Who will become the king of the “cloud,” Microsoft, Amazon or Google?
The tech race is on to see who is going to become the king of the “cloud.”
Microsoft, in an apparent bid to surpass its mighty competition, Amazon Web Services (AWS) and the Google Cloud Platform, announced that it is broadening its European reach of its Azure cloud services by building a new data center in France. Microsoft seems to be reacting to the similar decision that AWS made just one month ago when it declared it was building a data center in France.
Microsoft has already invested $3 billion in other European countries, the U.K. and Germany, by providing both Azure data centers and Office 365 to U.K. customers, and offering Azure cloud capabilities in Germany. They also offer services in Ireland and the Netherlands, and in total cover 30 regions around the world.
The new French data centers will provide even more bang for your buck. It will not only include Azure and Office 365, but also Dynamics 365, which is a new ERP and CRM service Microsoft has developed.
Microsoft CEO Satya Nadella made the announcement in Dublin, Ireland, declaring that the expansion and further investment will mean that Microsoft will more than double its capacity and will have larger regional coverage than any other provider. They are currently number two behind AWS.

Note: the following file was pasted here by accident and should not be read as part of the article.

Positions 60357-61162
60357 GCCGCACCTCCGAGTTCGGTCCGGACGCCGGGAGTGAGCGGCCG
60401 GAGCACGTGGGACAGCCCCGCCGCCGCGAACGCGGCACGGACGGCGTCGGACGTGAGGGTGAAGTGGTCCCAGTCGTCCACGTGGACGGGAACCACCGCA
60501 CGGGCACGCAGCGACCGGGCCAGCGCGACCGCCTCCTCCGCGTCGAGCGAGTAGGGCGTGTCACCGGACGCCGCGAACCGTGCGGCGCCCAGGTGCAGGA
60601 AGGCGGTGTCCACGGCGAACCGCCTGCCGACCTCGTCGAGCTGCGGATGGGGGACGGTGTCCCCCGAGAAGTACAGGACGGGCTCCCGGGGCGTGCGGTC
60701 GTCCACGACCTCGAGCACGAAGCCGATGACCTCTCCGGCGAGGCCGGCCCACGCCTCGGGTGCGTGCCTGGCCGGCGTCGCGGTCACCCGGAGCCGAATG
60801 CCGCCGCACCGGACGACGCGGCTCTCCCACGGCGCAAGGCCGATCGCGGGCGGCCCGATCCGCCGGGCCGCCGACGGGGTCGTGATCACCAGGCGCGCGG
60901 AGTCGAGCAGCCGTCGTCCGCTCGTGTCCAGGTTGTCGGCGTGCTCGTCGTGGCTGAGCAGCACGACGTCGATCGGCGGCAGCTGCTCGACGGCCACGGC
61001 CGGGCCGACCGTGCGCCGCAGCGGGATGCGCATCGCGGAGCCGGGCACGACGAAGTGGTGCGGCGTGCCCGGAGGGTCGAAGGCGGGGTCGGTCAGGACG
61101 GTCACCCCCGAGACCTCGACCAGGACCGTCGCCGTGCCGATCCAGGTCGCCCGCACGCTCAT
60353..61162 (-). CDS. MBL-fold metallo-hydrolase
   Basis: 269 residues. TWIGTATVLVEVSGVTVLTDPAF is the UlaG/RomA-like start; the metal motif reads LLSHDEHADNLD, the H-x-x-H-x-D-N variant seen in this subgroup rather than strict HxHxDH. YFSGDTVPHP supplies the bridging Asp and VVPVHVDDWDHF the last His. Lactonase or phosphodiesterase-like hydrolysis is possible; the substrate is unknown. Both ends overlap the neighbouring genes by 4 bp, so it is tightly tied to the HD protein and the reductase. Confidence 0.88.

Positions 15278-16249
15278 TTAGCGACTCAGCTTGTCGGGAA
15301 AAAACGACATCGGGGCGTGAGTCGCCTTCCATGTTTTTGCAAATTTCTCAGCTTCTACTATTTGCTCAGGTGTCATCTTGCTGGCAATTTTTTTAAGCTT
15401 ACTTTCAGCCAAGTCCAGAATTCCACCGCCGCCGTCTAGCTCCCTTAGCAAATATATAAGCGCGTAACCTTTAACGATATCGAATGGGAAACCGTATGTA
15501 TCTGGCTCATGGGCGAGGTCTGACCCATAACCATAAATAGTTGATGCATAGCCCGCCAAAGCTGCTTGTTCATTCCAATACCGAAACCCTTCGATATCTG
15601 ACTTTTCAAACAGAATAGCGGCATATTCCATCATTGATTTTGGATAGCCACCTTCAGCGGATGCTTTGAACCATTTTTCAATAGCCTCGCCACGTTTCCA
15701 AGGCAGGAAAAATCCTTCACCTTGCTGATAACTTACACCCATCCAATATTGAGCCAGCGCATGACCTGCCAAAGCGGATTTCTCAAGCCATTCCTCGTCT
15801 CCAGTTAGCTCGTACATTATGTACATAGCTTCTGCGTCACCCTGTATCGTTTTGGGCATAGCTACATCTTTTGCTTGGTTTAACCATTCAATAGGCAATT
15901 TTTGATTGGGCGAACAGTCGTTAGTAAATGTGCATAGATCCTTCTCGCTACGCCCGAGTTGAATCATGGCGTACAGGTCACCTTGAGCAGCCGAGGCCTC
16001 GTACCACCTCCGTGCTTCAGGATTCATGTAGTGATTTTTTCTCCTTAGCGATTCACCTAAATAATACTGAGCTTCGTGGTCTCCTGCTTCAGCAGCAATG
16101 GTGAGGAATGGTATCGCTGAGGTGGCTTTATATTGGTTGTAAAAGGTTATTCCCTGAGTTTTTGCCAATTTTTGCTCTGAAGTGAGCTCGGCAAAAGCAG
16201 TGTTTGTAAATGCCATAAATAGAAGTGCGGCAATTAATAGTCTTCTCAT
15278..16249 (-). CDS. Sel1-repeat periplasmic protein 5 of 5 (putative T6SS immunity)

Cloud based services have become extremely popular and widely used over the last few years, thanks to the deep love people have for their smartphones and tablets. These devices rely on the cloud for running apps and for remote data storage needs due to its smaller capacities.
One of Microsoft’s main objectives, however, is not just profit or growth, but according to Nadella, they want to become a “more trusted, more responsible and more inclusive” cloud provider. Microsoft wants to gain more trust from its European customers based on “data sovereignty,” which means making sure that data stays within the territory and in the control of the local countries. Microsoft recently won a case against the U.S. government, who had wanted access to data it stored in Ireland.
Microsoft’s true noble goal and purpose seemed to be aptly stated by Brad Smith, Microsoft’s President and chief legal counsel, when he said “People have rights and those rights need to be protected. We need to build a cloud that is responsible as well.”